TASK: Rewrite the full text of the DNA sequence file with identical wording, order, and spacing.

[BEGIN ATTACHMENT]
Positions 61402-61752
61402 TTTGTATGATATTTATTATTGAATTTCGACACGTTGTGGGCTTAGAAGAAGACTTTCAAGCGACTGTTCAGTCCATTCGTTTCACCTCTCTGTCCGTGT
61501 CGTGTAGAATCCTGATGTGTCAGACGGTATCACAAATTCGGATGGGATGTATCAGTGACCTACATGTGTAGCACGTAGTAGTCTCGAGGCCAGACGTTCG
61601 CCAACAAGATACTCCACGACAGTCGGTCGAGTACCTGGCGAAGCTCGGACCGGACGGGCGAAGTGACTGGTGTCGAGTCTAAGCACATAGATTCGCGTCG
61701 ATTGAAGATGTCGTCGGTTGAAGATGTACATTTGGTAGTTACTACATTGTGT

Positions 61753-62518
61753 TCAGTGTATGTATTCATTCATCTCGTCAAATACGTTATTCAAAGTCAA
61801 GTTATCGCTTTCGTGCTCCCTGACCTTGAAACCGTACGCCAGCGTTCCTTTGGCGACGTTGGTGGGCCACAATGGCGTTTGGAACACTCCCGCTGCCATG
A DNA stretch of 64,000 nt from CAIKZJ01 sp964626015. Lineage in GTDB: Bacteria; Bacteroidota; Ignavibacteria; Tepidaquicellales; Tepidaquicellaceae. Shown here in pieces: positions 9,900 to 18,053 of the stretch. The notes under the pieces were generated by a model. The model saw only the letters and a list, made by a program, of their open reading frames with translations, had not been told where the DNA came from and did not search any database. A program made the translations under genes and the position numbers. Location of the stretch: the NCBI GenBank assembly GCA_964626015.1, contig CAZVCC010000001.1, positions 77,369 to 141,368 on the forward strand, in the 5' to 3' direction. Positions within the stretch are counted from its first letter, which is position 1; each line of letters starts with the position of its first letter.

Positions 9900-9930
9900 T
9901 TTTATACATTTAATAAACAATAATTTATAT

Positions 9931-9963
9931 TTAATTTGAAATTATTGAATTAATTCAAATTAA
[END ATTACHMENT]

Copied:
Positions 61402-61752
61402 TTTGTATGATATTTATTATTGAATTTCGACACGTTGTGGGCTTAGAAGAAGACTTTCAAGCGACTGTTCAGTCCATTCGTTTCACCTCTCTGTCCGTGT
61501 CGTGTAGAATCCTGATGTGTCAGACGGTATCACAAATTCGGATGGGATGTATCAGTGACCTACATGTGTAGCACGTAGTAGTCTCGAGGCCAGACGTTCG
61601 CCAACAAGATACTCCACGACAGTCGGTCGAGTACCTGGCGAAGCTCGGACCGGACGGGCGAAGTGACTGGTGTCGAGTCTAAGCACATAGATTCGCGTCG
61701 ATTGAAGATGTCGTCGGTTGAAGATGTACATTTGGTAGTTACTACATTGTGT

Positions 61753-62518
61753 TCAGTGTATGTATTCATTCATCTCGTCAAATACGTTATTCAAAGTCAA
61801 GTTATCGCTTTCGTGCTCCCTGACCTTGAAACCGTACGCCAGCGTTCCTTTGGCGACGTTGGTGGGCCACAATGGCGTTTGGAACACTCCCGCTGCCATG
A DNA stretch of 64,000 nt from CAIKZJ01 sp964626015. Lineage in GTDB: Bacteria; Bacteroidota; Ignavibacteria; Tepidaquicellales; Tepidaquicellaceae. Shown here in pieces: positions 9,900 to 18,053 of the stretch. The notes under the pieces were generated by a model. The model saw only the letters and a list, made by a program, of their open reading frames with translations, had not been told where the DNA came from and did not search any database. A program made the translations under genes and the position numbers. Location of the stretch: the NCBI GenBank assembly GCA_964626015.1, contig CAZVCC010000001.1, positions 77,369 to 141,368 on the forward strand, in the 5' to 3' direction. Positions within the stretch are counted from its first letter, which is position 1; each line of letters starts with the position of its first letter.

Positions 9900-9930
9900 T
9901 TTTATACATTTAATAAACAATAATTTATAT

Positions 9931-9963
9931 TTAATTTGAAATTATTGAATTAATTCAAATTAA